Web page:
A Long Way from Chicago

by Richard Peck

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Chapter 6 Summary

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Chapter 6: "Things With Wings—1934"

Grandma is at the depot when Joe and Mary Alice arrive this year, but she has not come to meet them. Instead, she is seeing somebody off. Mrs. Effie Wilcox, her "sworn enemy," is moving away because the bank has foreclosed on her house. That day at noon dinner, the children regale their grandmother with the exciting news about the killing of the notorious John Dillinger back in Chicago. Grandma is uncharacteristically subdued, however, and Mary Alice acutely observes, "Grandma's missing Mrs. Wilcox."

In the evening, Grandma takes the children to the park to see a picture show. The movie being shown is "a Dracula," and its intensity leaves everyone a little spooked. On the walk back in the darkness, Grandma shies away from the shadows and pointedly latches the screen door when they get home. Joe and Mary Alice wonder if she is trying to scare them, but all she says is, "Movies is all pretend...make something seem real, and people will believe it."

The next morning, Joe tells Grandma that he needs two dollars for Ray Veech, who works at the garage uptown and has promised to teach him to drive. Grandma brushes off his request, telling Joe that he does not have time for driving lessons because she needs him and Mary Alice to search in the attic for items to sell at the church rummage sale. Dutifully, the children plow through steamer trunks of miscellaneous items stored in the cobweb-filled room. At Grandma's request, they bring down a stovepipe hat that had belonged to a visiting preacher, and a faded quilt that had been pieced together by her Aunt Josie.

When Grandma arrives with Joe and Mary Alice at the rummage sale, she turns over her offerings, then sits back to watch the ladies gathered around the tables of goods. There is a commotion at one of the tables. Mrs. Earl Askew, the lady in charge, comes over to Grandma and whispers that Mrs. L. J. Weidenbach, the banker's wife, has offered the unheard-of sum of fifteen dollars for the stovepipe hat Grandma has donated. Mrs. Askew just wants to be sure that Grandma really wants to part with the valuable item, but Grandma says it does not belong to her. She claims that the hat is something Effie Wilcox had found in her house back when she moved in. She had subsequently thrown it away "when the bank run her out of town."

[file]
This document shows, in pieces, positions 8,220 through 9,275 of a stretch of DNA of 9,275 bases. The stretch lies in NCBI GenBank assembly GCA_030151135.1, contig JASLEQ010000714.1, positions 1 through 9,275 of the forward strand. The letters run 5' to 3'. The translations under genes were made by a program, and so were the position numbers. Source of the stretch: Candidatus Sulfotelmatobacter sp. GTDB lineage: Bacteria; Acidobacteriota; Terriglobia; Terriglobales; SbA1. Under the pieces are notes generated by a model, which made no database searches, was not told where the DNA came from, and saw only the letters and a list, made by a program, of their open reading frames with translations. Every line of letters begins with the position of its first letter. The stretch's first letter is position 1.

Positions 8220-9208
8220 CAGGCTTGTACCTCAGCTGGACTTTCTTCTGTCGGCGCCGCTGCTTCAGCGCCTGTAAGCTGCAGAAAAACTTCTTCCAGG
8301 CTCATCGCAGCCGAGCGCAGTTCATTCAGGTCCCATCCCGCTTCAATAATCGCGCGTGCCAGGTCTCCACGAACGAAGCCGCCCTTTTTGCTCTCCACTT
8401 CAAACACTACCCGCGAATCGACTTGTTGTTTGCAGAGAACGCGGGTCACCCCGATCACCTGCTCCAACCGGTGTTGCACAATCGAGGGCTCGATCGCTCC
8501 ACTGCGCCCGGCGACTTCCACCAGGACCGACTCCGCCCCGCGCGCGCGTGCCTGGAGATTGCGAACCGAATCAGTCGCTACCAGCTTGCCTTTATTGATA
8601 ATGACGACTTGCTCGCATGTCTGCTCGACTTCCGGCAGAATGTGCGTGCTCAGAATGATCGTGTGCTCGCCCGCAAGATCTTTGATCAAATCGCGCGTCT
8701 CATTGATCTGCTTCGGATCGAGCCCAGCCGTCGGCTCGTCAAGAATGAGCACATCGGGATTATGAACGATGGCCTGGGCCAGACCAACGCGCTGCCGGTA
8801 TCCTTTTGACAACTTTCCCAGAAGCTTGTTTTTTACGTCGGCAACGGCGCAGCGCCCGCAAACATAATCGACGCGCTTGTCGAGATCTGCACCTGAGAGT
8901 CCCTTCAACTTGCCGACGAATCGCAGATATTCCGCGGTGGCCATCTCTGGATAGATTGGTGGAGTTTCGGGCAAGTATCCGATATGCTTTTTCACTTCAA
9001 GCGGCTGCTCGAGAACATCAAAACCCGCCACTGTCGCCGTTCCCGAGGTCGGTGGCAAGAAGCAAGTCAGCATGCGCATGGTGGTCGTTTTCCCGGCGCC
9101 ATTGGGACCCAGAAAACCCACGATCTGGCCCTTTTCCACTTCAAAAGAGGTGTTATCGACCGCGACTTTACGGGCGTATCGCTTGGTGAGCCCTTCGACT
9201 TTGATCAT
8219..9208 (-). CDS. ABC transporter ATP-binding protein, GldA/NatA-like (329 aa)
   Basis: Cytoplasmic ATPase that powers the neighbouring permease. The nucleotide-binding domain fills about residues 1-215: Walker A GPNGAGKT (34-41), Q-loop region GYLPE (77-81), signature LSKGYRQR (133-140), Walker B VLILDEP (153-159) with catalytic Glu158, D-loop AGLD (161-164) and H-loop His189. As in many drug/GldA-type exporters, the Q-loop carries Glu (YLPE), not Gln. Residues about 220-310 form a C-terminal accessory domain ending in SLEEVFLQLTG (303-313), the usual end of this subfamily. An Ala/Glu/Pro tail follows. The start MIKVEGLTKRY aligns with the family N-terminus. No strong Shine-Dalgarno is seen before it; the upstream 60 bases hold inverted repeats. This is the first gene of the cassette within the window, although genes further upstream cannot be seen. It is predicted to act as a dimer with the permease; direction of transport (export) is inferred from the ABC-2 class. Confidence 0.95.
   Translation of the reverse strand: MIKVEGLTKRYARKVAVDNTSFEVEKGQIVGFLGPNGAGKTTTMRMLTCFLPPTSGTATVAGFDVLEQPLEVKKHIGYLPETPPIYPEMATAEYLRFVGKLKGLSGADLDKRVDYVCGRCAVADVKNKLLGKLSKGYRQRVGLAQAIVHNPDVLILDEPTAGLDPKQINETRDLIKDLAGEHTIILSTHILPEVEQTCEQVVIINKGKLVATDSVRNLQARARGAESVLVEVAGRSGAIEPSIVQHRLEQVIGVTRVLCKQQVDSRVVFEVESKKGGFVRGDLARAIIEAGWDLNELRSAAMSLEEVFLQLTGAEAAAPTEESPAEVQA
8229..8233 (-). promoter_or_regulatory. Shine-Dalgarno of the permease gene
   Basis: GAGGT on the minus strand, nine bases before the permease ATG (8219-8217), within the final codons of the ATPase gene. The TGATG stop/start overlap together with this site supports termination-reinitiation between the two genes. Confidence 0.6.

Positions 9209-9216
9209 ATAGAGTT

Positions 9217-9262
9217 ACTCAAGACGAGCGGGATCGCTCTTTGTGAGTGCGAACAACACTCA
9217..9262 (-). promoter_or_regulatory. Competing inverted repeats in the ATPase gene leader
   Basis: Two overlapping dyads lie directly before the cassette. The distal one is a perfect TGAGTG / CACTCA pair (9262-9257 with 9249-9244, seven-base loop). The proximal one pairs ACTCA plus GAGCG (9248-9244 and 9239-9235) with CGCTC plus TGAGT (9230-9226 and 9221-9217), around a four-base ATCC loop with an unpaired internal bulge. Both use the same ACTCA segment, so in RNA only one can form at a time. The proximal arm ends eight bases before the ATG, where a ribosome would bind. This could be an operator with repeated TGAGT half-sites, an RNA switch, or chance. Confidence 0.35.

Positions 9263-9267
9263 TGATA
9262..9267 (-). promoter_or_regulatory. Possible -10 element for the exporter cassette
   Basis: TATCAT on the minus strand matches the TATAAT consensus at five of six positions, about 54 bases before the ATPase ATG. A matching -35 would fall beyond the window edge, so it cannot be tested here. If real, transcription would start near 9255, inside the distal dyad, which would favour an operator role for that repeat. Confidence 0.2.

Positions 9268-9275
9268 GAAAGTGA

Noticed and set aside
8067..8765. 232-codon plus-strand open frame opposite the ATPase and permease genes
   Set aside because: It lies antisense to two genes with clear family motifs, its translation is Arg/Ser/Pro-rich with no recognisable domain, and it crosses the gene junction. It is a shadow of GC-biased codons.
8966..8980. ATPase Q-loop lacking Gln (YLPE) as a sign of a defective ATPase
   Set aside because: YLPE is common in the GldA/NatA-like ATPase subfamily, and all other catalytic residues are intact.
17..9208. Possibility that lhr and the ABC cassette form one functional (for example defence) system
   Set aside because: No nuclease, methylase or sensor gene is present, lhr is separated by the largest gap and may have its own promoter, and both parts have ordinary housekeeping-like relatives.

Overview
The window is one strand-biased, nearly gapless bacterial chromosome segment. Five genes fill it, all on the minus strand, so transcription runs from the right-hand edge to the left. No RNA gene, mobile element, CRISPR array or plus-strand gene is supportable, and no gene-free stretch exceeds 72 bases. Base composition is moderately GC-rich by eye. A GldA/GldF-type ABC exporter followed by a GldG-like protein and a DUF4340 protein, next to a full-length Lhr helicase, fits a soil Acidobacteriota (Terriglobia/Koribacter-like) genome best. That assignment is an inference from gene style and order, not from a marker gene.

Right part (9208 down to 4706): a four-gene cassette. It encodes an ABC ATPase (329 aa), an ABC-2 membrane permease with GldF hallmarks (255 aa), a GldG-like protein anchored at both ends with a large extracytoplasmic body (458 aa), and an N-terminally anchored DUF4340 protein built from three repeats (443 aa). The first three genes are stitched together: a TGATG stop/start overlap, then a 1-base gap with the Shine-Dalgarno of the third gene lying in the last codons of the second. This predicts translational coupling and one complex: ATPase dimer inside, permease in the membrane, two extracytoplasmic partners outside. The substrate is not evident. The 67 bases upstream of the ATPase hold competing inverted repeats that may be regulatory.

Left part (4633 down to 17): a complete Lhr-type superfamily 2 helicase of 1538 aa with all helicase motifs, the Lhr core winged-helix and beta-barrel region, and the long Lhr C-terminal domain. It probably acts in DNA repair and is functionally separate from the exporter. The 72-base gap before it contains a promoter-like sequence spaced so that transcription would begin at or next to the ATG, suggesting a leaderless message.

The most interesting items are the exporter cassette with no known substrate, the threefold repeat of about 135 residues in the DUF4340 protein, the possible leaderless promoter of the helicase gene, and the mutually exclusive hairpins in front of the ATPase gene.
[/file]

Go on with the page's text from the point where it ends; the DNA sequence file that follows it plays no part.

A few moments later, a scuffle begins between Mrs. Askew and Mrs. Weidenbach. The two women are fighting over Grandma's quilt, which is marked mysteriously with the initials "M.T.L." Mrs. Weidenbach is convinced that the letters stand for Mary Todd Lincoln, and that the quilt belongs with the stovepipe hat with the words "A Lincoln" printed on it that she has already bought.

The president of the bank, Mr. Weidenbach, summons Grandma to meet with him the next morning. The bank has a contract with a construction company to build an implement shed across Mrs. Wilcox's foreclosed property and the old brickyard adjoining it. Rumors are circulating that artifacts belonging to Abraham Lincoln himself have been found on the premises, however, and this could potentially result in takeover of the property by the state. The hapless banker knows that Grandma has had a hand in starting the rumors, but he cannot do anything about it without risking a public outcry from citizens already resentful at the bank's prosperity gained at their expense.

Grandma agrees to spread the word that Mrs. Wilcox herself had printed Lincoln's name on...

(This entire section contains 810 words.)

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the hat, for the simple reason that it was the kind of hat he wore. In addition, she will say that the woman's cousin, Maude Teeter Lingenbloom, was the maker of the quilt, which will explain the initials "M.T.L." In exchange, to save his business venture and protect his reputation, Mr. Weidenbach will revise the construction plans so that the implement shed will only be built over the old brickyard. He will return Mrs. Wilcox's house to her, "free and clear," and throw in two dollars each for Joe and Mary Alice to boot. It is clearly blackmail, but, in Grandma's eyes, no different from the bank's policies, which victimize struggling citizens during hard economic times.

Joe gets his driving lesson in the only car available, a "showroom-fresh Terraplane 8" which Hudson Motors has sent for display purposes to Veech's Garage. Grandma and Mary Alice tag along for the ride, but even this intrusion cannot dampen Joe's spirits as he pilots his dream car down the country road into the setting sun.

On the day Joe and Mary Alice leave, Grandma accompanies them to the depot. She is not there to see them off, however. She is there to greet Mrs. Effie Wilcox, who is coming home.


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